Sikh bus driver says police didn’t recognize hate crime

In this Dec. 11, 2015, photo, Darsh Singh, right, poses for a photo with his wife, Lakhpreet Kaur, outside his office in Dallas. It happens regularly: Someone sees a man with a turban and beard and hurls anti-Muslim slurs his way, or worse. Members of the Sikh religion, like Singh and his wife, also are feeling vulnerable as anti-Islamic sentiment heats up across the U.S., but instead of distancing themselves from Muslims, members of this southeast Asian religion are working with them to combat hateful rhetoric and dispel misconceptions about their respective faiths. (AP Photo/LM Otero)

LOS ANGELES (AP) — A California bus driver wearing a turban was called a suicide bomber during an attack that left him hospitalized, but officers failed to recognize the assault as a hate crime, a Sikh advocacy group representing the man said Thursday.

Balwinder Jit Singh, 56, had just pulled over the Metro bus he was driving in Inglewood on Nov. 6 when a passenger attacked him, said Gurjot Kaur, Singh’s lawyer and a senior staff attorney with the New York-based Sikh Coalition.

The attacker beat Singh while saying he was a terrorist and a suicide bomber and had hijacked the bus, Kaur said.

She said Singh was left with a black eye, his face and jaw were bruised and swollen, and his eye got infected. Now two months later, he said he has blurred vision and pain.

“Psychologically and physically, it was traumatic,” Kaur said. “It’s very frightening to be attacked in that way.”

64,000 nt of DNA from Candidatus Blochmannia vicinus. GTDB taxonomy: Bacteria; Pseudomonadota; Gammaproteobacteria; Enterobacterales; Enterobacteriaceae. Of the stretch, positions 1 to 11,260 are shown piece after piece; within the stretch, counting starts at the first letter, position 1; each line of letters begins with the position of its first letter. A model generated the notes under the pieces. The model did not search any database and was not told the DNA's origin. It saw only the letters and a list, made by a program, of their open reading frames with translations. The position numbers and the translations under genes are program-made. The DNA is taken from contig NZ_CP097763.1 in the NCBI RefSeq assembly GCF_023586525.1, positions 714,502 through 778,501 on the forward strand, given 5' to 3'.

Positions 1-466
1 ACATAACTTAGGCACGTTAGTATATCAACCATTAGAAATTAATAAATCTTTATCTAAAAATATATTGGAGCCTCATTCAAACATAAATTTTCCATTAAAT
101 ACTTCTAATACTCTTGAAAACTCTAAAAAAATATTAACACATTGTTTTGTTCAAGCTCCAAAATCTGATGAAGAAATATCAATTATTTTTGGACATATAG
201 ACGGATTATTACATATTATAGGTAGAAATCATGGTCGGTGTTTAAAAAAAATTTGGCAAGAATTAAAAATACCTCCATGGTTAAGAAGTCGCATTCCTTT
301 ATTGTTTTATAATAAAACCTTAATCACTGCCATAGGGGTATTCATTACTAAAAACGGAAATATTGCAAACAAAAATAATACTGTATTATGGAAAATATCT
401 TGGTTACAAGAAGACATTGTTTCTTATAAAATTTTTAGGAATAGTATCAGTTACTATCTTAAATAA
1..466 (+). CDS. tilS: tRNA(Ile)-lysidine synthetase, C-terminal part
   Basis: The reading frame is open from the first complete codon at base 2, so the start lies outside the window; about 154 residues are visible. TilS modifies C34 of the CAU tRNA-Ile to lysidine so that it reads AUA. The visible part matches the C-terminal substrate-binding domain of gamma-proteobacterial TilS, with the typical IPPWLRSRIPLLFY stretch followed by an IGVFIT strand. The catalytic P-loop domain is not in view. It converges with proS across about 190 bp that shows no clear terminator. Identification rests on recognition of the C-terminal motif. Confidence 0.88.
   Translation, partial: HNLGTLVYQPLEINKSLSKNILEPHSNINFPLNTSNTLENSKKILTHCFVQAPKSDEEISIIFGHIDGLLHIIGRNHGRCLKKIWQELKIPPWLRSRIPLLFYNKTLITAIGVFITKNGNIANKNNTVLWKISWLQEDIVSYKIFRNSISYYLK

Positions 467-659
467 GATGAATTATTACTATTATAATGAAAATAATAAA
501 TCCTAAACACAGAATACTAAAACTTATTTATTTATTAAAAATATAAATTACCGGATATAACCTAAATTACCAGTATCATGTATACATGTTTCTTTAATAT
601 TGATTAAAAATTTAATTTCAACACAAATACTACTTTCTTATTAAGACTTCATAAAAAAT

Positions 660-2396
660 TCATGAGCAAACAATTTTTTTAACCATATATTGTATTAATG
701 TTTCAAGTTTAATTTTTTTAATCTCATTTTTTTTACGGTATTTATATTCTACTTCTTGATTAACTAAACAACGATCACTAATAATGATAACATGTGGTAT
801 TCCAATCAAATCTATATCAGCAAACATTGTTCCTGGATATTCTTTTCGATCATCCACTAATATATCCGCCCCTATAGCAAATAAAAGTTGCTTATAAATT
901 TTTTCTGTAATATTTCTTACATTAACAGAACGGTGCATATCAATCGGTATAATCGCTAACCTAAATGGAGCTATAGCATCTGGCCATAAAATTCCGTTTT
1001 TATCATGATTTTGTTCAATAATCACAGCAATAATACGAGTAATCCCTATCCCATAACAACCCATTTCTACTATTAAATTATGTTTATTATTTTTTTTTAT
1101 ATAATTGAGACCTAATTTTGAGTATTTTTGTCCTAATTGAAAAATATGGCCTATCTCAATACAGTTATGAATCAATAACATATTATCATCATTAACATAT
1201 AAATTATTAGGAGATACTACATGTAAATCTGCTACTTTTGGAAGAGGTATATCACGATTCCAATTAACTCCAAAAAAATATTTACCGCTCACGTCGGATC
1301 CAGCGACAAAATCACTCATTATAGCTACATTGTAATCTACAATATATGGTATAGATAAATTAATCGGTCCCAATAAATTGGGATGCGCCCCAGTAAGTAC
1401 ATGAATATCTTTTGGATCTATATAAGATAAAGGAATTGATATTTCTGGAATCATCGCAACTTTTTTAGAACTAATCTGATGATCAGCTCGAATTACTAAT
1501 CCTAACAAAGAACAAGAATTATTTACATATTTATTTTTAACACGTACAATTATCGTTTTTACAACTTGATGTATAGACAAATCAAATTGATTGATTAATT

The 33-year-old attacker was arrested on an assault charge the next day, but the sergeant handling the case indicated Singh didn’t mention the attacker’s statements, said Nicole Nishida, a spokeswoman for the Los Angeles County Sheriff’s Department.

The assailant’s name was not released.

Sheriff’s Capt. Karl Schow said the agency is now investigating the hate-crime allegations after receiving additional information. He said the attacker’s statements may not have been reported because of victim stress or because of a language barrier.

“We do investigate hate crimes. We take them very seriously,” Schow said. “We’re absolutely doubling back and going to add that to the investigation.”

Kaur said that Singh speaks conversational English and that there may have been a language barrier, but that he insists that he reported the attacker’s statements to investigators.

“Initially, I don’t believe they did enough,” Kaur said. “I believe once racial slurs were brought to their attention, they should have labeled it as a hate crime.”

A workplace-incident report provided to The Associated Press shows that Singh told his employer the day of the attack that the passenger had called him a terrorist and was driving the bus with a bomb on board.

An investigator is scheduled to do another interview with Singh next week.

In December, the White House convened meetings of Muslim and Sikh leaders to discuss an increase in hate crimes against their houses of worship and individual members of their faiths in the wake of Islamic-extremist attacks in Paris and San Bernardino, California.

Sikhs, who wear turbans, are often mistaken for Muslims.

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